“We do things like snow shoeing or going on a winter hike. An event we did last year was teaching them about safety in the mountains, we also took them out Christmas-tree hunting,” said Firth. “Seven families participated and we went out in the mountains, had a bon fire, enjoyed some hot dogs and we hiked around looking for family trees where we cut them down and brought them back. Out of the seven families, my family was the only one that had ever experienced that before, and they really enjoyed it. Everyone goes camping, what we want to do is take it one step further and find stuff kids and their parents have never experienced before.”
While the Adventure Club does its outdoor activities, Firth added kids are taught stewardship of the land and best environmental practices.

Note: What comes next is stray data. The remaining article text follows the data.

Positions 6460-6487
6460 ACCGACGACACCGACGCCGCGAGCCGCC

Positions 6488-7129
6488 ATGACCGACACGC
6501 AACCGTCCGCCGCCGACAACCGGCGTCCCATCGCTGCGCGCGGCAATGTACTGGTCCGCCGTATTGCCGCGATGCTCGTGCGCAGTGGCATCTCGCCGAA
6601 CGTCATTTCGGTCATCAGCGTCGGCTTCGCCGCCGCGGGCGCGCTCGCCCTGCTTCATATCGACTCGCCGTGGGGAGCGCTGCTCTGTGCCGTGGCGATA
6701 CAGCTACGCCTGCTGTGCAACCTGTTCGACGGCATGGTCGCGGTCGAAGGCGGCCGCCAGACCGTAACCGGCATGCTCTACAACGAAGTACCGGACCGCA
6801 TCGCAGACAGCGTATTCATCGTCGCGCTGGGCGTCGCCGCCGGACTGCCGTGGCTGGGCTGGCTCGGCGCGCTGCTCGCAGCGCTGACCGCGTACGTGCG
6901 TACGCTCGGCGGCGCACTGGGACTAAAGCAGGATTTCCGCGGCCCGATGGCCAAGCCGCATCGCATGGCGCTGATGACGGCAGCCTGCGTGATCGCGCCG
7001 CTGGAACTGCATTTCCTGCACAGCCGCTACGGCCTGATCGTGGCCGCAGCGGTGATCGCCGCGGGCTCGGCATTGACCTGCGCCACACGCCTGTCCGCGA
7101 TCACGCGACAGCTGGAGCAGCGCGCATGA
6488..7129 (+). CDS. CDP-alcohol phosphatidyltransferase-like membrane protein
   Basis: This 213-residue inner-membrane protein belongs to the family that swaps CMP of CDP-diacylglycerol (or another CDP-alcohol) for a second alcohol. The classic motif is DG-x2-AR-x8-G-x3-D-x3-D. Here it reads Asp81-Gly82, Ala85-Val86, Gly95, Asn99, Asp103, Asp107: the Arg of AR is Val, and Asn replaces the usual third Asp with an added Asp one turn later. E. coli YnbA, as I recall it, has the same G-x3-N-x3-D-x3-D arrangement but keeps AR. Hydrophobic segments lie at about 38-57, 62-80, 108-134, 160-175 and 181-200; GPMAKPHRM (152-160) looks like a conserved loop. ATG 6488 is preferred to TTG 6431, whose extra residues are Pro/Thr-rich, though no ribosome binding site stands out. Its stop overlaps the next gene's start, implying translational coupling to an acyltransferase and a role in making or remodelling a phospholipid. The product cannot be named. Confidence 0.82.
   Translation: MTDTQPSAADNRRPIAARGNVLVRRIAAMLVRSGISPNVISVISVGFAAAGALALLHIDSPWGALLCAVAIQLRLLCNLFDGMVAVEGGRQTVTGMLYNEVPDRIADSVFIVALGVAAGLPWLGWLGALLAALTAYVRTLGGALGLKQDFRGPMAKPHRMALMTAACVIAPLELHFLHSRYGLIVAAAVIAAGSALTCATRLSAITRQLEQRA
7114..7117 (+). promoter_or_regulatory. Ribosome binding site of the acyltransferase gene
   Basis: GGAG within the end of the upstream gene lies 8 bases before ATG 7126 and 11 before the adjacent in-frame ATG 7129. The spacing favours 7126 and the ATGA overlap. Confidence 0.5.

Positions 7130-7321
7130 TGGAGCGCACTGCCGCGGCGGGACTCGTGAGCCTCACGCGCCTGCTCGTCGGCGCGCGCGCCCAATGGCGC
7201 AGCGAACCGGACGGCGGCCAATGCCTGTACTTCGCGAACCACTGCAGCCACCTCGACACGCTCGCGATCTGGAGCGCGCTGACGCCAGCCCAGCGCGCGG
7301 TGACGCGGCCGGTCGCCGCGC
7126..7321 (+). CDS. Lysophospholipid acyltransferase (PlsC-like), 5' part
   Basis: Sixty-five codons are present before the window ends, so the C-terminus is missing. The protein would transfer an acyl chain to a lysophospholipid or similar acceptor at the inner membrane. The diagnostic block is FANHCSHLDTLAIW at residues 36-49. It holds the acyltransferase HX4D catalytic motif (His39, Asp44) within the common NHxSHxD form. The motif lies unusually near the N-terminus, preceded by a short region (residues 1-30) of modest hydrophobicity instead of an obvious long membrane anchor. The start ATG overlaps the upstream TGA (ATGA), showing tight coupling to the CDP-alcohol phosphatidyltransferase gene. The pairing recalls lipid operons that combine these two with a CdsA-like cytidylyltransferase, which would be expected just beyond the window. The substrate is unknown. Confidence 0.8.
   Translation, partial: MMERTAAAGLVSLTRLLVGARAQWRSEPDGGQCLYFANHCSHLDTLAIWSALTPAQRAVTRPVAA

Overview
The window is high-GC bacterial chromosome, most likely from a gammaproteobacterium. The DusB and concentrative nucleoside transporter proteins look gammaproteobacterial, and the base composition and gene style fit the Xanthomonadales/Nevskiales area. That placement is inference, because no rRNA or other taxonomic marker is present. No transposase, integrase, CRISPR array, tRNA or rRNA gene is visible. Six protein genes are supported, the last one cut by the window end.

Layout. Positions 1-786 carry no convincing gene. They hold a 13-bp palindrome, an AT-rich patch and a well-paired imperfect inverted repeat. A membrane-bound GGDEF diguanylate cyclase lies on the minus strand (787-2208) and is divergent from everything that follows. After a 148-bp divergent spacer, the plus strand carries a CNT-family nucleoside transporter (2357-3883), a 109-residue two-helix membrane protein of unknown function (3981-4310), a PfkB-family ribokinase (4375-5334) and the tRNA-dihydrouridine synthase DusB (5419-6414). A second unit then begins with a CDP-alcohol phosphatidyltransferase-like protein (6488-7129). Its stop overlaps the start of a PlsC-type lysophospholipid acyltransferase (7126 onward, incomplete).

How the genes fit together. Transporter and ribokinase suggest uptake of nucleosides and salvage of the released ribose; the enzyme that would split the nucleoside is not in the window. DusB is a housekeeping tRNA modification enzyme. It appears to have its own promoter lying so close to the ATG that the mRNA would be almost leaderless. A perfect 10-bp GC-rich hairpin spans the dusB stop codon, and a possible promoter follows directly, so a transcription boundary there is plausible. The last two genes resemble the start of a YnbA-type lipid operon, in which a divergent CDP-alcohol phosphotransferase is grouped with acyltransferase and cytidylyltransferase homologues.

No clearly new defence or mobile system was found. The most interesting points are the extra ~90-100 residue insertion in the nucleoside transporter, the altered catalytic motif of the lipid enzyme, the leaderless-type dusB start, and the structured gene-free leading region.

“Kids can only stay still for so long, but we try and have our discussion times on various topics. If you see litter on the ground, pick it up. Stay on pathways, pushing the emphasis that you’re only on this Earth for a short time, there’s people coming in behind us that have to live here, so we have to leave it in the same condition for them,” said Firth. “Lead by example in all the little things we can do. Turn lights off when you’re not using them, conserve water. But you have to do it (teaching) in a way to make it fun for the kids in the way you teach it. The challenge is to find ways to make it fun for different age groups. You can’t make it too tough for the young kids, but not too boring for the older kids, too.”
Saturday excursions can have the kids learning about wildlife, with activities like recognizing track patterns and habitat.